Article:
Dr Johann Georg Goldammer is seen during his recent visit to Greece.
Plans for Greece's new civil protect mechanism appear to put too much emphasis on fighting fires rather than preventing them, warns Professor Johann Georg Goldammer, director of the Global Fire Monitoring Center based at Freiburg University and senior scientist at the Max Planck Society for Chemistry, Biogeochemistry Department, who was invited by the previous government to lead a special committee in the wake of the deadly fire that devastated the village of Mati in eastern Attica in July 2018.
Kathimerini reached out to Goldammer as Greece's recently elected government prepares a new civil protection plan, which is currently in the public consultation phase.
Does the draft law on civil protection follow your recommendations as head of the special committee?
The draft law is in Greek and I was only sent an outline in English but I have discussed it with other members of the committee. It appears to put the emphasis almost exclusively on fire suppression. The legislation does not include any long-term provisions for joint and coordinated cross-sectoral approaches for fire prevention planning and public information and awareness. The critical parameters of the issue – like forest management, prevention measures, rehabilitation of burnt areas, farming and livestock farming, regional and urban development, civil society participation – are absent from the draft law.
What were your recommendations?
The independent committee's findings were presented to all of the political parties. The main idea of our proposal was for the creation of an independent authority that would be tasked with wildfire management. This organization would work together with other competent agencies in an advisory, coordinating and executive capacity on issues of wildfire management and its mission would be to design and oversee the operational management of wildland fires. Without such a mechanism, it is impossible to accomplish the task of effective prevention or create the necessary climate of cooperation between all of the agencies involved.
Before the summer elections, a landmark in our report was achieved with the signing of a joint ministerial decision in May 2019 regulating the cooperation and coordination between the forestry and fire services for preventing and suppressing fires.
The new government is focusing on bolstering the structures of the Civil Protection Authority and the Fire Service. My committee did not see any changes geared toward our recommendations for a comprehensive approach to wildfire management.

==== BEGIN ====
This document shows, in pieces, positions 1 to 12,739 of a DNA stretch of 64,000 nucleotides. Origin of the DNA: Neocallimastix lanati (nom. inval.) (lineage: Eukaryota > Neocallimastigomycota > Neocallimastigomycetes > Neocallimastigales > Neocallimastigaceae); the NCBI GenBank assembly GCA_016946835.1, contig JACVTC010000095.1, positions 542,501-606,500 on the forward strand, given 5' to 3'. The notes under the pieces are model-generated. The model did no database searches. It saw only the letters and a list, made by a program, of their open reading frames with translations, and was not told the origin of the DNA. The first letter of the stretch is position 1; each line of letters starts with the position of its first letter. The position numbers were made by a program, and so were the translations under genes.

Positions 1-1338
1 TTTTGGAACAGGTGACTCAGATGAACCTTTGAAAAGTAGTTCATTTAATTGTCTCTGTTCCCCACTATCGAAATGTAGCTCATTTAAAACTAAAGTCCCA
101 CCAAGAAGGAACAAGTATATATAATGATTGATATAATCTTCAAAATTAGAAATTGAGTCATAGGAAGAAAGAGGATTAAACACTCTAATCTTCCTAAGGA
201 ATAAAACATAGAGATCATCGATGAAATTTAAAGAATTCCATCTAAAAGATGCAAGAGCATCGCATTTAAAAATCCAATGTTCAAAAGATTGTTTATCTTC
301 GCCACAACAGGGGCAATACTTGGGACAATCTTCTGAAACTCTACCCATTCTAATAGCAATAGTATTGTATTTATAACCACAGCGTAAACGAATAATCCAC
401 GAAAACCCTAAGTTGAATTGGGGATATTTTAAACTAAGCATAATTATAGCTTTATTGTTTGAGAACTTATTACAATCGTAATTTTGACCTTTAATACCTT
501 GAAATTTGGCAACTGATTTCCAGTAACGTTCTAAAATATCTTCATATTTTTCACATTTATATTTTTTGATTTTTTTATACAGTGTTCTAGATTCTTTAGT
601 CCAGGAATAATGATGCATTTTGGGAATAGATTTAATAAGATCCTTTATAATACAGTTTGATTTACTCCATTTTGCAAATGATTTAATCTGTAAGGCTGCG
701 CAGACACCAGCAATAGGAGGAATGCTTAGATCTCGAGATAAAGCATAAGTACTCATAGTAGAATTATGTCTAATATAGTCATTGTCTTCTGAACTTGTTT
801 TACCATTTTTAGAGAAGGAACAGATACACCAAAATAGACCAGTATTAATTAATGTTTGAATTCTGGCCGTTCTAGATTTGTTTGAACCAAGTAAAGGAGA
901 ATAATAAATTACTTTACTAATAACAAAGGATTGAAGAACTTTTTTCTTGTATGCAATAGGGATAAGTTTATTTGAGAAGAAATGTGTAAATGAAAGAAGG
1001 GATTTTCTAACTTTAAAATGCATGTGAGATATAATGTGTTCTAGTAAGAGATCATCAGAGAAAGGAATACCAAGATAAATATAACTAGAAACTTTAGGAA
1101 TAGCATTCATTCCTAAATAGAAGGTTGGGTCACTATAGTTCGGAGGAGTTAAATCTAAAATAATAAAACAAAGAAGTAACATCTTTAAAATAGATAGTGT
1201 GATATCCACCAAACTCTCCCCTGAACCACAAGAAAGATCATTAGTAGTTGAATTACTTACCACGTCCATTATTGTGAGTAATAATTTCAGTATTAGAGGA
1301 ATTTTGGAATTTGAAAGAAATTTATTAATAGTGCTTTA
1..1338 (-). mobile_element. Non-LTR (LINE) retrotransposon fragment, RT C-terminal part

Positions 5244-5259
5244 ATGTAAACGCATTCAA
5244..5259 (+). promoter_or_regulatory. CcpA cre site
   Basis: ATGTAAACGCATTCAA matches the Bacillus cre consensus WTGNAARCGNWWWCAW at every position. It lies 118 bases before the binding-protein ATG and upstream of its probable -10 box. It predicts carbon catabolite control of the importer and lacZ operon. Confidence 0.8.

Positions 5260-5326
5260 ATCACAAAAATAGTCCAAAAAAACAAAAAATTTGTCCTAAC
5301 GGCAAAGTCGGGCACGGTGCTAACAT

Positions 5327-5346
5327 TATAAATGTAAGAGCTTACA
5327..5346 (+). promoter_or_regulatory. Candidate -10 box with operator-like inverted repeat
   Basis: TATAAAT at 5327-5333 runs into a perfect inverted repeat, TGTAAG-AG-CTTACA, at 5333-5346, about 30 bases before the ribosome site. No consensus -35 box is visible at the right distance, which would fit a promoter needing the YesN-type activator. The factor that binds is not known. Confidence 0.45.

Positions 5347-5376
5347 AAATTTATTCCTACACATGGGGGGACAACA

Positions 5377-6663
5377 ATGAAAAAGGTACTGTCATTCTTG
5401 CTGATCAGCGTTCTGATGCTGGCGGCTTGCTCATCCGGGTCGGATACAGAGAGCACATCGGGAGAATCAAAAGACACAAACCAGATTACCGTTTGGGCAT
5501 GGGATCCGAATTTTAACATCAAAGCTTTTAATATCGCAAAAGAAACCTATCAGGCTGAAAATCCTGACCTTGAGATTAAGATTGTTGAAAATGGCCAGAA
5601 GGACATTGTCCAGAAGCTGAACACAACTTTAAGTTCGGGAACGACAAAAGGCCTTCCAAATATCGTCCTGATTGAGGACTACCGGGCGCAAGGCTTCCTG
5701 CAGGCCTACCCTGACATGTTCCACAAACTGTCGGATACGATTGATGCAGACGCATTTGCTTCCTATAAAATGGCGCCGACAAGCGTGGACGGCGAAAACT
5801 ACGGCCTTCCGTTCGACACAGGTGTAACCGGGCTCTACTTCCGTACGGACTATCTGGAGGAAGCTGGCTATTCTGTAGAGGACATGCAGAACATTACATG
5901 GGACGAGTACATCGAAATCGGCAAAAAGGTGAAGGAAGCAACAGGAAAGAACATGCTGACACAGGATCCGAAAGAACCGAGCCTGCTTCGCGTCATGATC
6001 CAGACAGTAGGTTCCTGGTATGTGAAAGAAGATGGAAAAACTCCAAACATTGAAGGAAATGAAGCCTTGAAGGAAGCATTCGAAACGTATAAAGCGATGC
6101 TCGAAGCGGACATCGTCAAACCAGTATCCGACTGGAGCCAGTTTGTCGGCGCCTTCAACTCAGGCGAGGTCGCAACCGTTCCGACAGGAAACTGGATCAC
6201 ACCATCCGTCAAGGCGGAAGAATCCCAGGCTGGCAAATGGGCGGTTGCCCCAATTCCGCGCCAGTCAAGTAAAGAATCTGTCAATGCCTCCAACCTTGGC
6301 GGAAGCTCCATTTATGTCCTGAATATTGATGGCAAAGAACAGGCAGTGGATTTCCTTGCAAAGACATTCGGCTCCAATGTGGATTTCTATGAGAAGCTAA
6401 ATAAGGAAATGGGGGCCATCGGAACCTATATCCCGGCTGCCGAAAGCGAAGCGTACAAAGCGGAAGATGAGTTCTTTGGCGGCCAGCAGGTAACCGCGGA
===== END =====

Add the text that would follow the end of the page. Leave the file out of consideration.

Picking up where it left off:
In the meantime, the international community acknowledges that the approach we recommend for Greece needs to be applied in other parts of the world. The government of Portugal founded a similar wildfire management organization in 2018. In November 2019, the 7th International Wildland Fire Conference that was held in Campo Grande in Brazil and attended by experts from all over the world issued an announcement with proposals that were almost identical to those presented in our report. And earlier this month, a representative of our committee and I attended a meeting of the Organization for Economic Cooperation and Development (OECD). The participants agreed that reducing the fire risk via prevention should be given priority over efforts to contain and suppress them.
What causes fires today? Has the fire season become longer?
Apart from changes in land use and the use of fire as a traditional management tool in many parts of the world, climate change is also exacerbating the situation. We are experiencing more serious and protracted droughts, which are often linked to long heat waves. This has lengthened the wildfire season. In California, for example, the wildfires usually took place between May and September. Because of changing weather conditions, they are coming earlier and earlier. The fires in Australia in 2019 also started a lot earlier than normal, in September instead of November, as was the case the previous years. A similar trend is emerging in Central Europe as well, including Germany. This means that wildfire management – that is measures for prevention and suppression – needs to be mobilized almost all year round.
Your committee has been critical of the fact that most of the means for fighting fires are controlled by the military. Does this mean that you are opposed to the idea of a joint European firefighting air force?
All wildfires are controlled and suppressed on the ground and require a well-trained and coordinated firefighting mechanism that knows the local conditions of any given area. However, particularly strong fires may require airborne firefighting support. It makes sense, therefore, for a common airborne fleet to be created in order to support countries in need rather than every member-state having to develop its own fleet.
The European Commission, via the EU Civil Protection Mechanism, is developing new plans for the exchange of airborne resources and means in three regions: Southern, Central, Eastern and Northern Europe. The efficiency and effectiveness of the joint airborne air force will depend on the development and implementation of operational rules and protocols.